5. What sources offer access to IRS administrative pronouncements? Tax Links (www.taxlinks.com) contains links to published IRS Revenue Rulings from 1954 through January 2003 and Revenue Procedures from 1995 on. For private letter rulings go to (www.irs.gov/foia/lists/0,,id=97705,00.html) and Internal Revenue Bulletins (www.irs.gov/businesses/lists/0,,id=98230,00.html). Other resources for pronouncements include www.legalbitstream.com and www.smbiz.com.
6. What reference resources exist for estate and elder planning? Two proprietary sites for estate planning can be found at www. estateplanninglinks.com and www.estateattorney.com. The U.S. Government Administration on Aging (www.aoa.gov) has published a public service site for elders. Another resource is the National Association of Financial & Estate Planning (www.nafep.com).
7. What sites are recommended for state tax information? Two all-inclusive sites are Tax Sites (www.taxsites.com/state.html) and Sister States (www.sisterstates.com). The Federation of Tax Administrators (www.taxadmin.org) and links on the IRS’s site (www.irs.gov/businesses/small/article/0,,id=99021,00.html) can assist also.
8. Where can one look when researching tax strategies for investment and business real estate holdings? If seller financing is involved, for applicable federal rate information, www.pmstax.com/afr/index.shtml can be utilized. When one looks for calculators for mortgages in various payment forms, useful locations are www.bankrate.com/brm/amortization-calculator.asp and http://ray.met.fsu.edu/~bret/amortize.html. If a section 1031 exchange is being considered, http://1031exchangetax.com can be a useful site.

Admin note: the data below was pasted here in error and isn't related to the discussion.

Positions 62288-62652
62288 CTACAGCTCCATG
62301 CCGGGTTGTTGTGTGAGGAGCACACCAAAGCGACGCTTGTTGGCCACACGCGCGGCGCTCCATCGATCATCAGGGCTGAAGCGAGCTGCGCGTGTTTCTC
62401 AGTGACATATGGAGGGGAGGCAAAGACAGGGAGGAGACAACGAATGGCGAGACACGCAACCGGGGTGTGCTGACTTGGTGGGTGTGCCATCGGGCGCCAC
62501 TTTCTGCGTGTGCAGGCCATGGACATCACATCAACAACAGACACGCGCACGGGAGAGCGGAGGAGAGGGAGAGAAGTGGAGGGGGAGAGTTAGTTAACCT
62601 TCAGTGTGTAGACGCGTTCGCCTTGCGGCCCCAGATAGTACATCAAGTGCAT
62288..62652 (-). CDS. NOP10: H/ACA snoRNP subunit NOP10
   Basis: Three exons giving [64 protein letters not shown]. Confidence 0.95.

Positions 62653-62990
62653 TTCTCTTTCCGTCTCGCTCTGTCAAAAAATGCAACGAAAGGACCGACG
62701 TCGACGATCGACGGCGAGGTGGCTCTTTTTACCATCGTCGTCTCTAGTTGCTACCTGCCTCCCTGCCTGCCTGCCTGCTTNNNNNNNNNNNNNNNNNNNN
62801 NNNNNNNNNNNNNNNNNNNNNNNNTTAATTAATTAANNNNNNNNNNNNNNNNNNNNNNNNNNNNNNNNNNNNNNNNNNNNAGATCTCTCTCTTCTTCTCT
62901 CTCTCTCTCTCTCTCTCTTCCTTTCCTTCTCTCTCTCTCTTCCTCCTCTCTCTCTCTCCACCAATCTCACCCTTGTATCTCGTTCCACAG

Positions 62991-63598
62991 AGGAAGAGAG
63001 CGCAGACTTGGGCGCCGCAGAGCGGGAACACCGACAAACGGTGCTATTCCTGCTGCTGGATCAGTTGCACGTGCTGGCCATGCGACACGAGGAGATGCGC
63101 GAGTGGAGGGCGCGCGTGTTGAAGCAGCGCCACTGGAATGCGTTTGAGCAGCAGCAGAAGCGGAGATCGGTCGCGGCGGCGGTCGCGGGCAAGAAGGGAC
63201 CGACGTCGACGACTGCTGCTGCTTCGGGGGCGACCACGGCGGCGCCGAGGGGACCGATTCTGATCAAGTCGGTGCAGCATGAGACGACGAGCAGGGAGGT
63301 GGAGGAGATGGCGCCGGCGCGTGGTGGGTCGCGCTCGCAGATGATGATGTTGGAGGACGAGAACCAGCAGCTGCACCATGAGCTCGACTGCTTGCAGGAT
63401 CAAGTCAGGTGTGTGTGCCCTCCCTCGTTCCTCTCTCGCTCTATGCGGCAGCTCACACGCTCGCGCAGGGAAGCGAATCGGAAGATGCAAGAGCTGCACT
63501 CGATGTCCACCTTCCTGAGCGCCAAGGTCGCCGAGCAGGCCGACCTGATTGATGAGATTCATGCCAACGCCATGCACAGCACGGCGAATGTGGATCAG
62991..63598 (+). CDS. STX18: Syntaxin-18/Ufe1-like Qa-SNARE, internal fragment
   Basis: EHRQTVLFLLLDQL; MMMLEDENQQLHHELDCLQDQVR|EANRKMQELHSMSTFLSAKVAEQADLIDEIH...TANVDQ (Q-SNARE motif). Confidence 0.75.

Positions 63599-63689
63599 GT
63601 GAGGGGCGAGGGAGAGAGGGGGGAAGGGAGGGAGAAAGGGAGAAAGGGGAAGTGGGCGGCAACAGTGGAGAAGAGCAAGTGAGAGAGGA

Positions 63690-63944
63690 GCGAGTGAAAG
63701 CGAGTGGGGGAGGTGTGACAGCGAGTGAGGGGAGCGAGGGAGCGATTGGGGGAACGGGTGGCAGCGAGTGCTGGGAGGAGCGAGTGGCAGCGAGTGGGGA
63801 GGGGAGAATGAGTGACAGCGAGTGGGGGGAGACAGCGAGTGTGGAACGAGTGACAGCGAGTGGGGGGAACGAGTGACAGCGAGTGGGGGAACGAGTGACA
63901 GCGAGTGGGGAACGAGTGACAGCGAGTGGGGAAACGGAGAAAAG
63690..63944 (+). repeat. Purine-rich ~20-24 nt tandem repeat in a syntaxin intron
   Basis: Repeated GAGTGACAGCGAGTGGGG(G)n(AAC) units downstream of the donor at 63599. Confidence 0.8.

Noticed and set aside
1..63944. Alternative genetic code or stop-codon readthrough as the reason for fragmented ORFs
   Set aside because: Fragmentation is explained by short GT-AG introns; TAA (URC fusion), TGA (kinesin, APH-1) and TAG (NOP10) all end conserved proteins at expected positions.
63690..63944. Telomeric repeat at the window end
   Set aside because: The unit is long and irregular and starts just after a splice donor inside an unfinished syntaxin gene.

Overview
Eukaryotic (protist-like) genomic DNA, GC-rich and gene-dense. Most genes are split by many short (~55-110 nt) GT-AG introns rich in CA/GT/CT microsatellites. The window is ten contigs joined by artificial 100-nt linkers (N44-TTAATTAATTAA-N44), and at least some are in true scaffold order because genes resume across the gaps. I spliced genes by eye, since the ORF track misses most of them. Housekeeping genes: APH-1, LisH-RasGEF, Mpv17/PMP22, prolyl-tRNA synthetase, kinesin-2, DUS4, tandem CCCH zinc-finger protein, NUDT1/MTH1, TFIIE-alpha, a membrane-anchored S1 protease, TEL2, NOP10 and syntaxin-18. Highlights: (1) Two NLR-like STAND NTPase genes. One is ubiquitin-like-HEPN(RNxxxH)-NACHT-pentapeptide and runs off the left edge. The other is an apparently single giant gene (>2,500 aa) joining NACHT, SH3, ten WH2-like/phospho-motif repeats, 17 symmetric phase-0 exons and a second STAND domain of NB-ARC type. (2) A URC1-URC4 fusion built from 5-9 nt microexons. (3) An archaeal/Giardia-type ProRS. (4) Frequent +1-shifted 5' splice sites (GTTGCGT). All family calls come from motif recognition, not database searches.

9. Where can judicial information be researched for tax cases? The United States Tax Court Web site (www.ustaxcourt.gov) allows users to search cases from May 1986 to the present. Links to different federal and state courts can be found at www.uscourts.gov. Legalbitstream (www.Legalbitstream.com) features a database to federal tax-related cases. U.S. Supreme Court decisions can be searched from www.findlaw.com/casecode/supreme.html.
10. What professional accounting organizations have tax-related resources on their Web sites? The AICPA (www.aicpa.org/members/div/tax/index.htm) and the NYSSCPA (www.nysscpa.org/taxresourcesa.htm) have sections devoted to taxation resources, as does the National Association of Tax Professionals (www.natptax.com).
11. Which Web sites offer international tax information? To develop a working knowledge of foreign government tax information, visit http://inter-lawyer.com/tax/laws. This site provides direct access to foreign tax departments. An alternative approach is to translate foreign-language Web sites (e.g., the German Tax Department) into English through an online translation tool found at www.babelfish.altavista.com. Money magazine’s online currency converter can be helpful in converting foreign currency to U.S. dollars (http://money.cnn.com/markets/currencies).
12. What tax material is available from law school libraries? Internet users can access vast sources of information from numerous law school libraries, such as the Washburn University School of Law (www.washlaw.edu/subject/taxation.html), the USC Law Legal Journals Listing (http://lawWeb.usc.edu/library/resources/journals.html), and the Villanova University School of Law Library (www.law.villanova.edu/library/researchguides/taxdocuments.asp. A recommended tax resource is the Legal Information Institute of Cornell University (www.law.cornell.edu).
13. Where can information be found about specific charitable organizations when a donation is being considered? Philanthropic Research, Inc. (www.guidestar.org/search/index.jsp), provides specific financial and tax information about charitable organizations to evaluate an organization before donating (see also www.charitynavigator.org). The comparable IRS site is www.irs.gov/charities/contributors/index.html. An annual publication from the New York State Attorney General’s Office, “Pennies for Charities” (www.oag.state.ny.us/charities/charities.html), outlines the portion of income received by specific charities after administrative expenses. The Better Business Bureau runs www.give.org, while the National Center for Charitable Statistics (http://nccsdataWeb.urban.org/FAQ/index.php?category=31) makes useful data available.